You met up at the coffee shop so you could give back her favorite novelty mug. You hoped that the handoff might lead to one more conversation, one more chance for a make up, but you are walking back to your home alone.
Your home is a treehouse 40 feet up, hidden in the woods outside the college, powered by solar panels scattered among the branches. Once, in a lovedrunk act of technical prowess, you'd installed a splitter on the campus library router, then directed its signal to the secret mesh router installed in the rarely visited rooftop rare book room. You did this so free wifi would blanket the forest, but also to impress the cute coworker sharing that late night work-study shift with you. The move worked, and the internet still worked now, but the two of you did not. You went from coworkers to lovers to something else that you're not quite ready to name.
It's late, and dark, but you can follow the path of luminescent flowers you'd planted, which guide you to your tree. You swipe your bracelet along the trunk and wait for the pulleyed foyer to descend and carry you up, so you can lay face down on the treehouse floor and sob while yr Waxahatchee record plays on repeat.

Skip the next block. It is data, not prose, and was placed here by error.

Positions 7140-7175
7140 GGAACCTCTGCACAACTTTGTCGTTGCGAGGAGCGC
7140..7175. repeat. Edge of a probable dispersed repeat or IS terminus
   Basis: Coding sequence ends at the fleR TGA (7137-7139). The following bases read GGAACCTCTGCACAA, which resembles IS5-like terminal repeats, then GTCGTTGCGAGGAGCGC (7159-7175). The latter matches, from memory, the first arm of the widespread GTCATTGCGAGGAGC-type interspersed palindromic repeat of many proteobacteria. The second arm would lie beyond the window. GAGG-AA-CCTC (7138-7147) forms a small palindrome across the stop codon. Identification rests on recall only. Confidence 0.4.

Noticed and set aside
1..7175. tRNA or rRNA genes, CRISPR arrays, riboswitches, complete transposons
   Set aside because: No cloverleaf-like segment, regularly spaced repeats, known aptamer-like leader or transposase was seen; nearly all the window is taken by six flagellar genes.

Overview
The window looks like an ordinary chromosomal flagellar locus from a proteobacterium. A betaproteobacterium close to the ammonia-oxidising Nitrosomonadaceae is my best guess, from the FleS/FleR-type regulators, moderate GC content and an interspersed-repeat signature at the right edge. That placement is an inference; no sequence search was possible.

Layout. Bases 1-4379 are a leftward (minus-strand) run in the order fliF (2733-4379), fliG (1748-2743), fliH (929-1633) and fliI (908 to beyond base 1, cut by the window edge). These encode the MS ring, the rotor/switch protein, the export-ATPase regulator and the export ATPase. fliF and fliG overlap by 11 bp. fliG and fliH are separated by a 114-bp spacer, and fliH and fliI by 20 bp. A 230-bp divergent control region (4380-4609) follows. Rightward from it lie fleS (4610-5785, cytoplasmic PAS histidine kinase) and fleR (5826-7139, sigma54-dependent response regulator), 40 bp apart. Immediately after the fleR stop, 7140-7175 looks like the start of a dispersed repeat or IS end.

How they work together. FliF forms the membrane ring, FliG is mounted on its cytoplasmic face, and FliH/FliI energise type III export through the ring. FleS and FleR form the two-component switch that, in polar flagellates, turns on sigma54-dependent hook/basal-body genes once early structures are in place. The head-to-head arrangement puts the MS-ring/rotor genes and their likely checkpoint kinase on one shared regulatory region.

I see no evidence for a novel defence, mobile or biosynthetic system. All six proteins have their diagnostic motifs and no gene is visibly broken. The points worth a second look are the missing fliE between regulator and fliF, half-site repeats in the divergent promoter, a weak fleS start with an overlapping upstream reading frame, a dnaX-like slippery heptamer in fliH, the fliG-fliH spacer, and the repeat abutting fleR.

And yes this is terrible, and yes the heart sucks, and today was a straight-up misery. But you are also cradled in the branches of your home tree, in a room fed by the sun and lit by the moon, crying next to a planter of just-sprouted seedlings, their thin stems glowing soft green. Love is still tough in the future, but life is impossibly sweet. With pitiful irony you remind yourself that all of this, from your home to your heartbreak, you did yourself.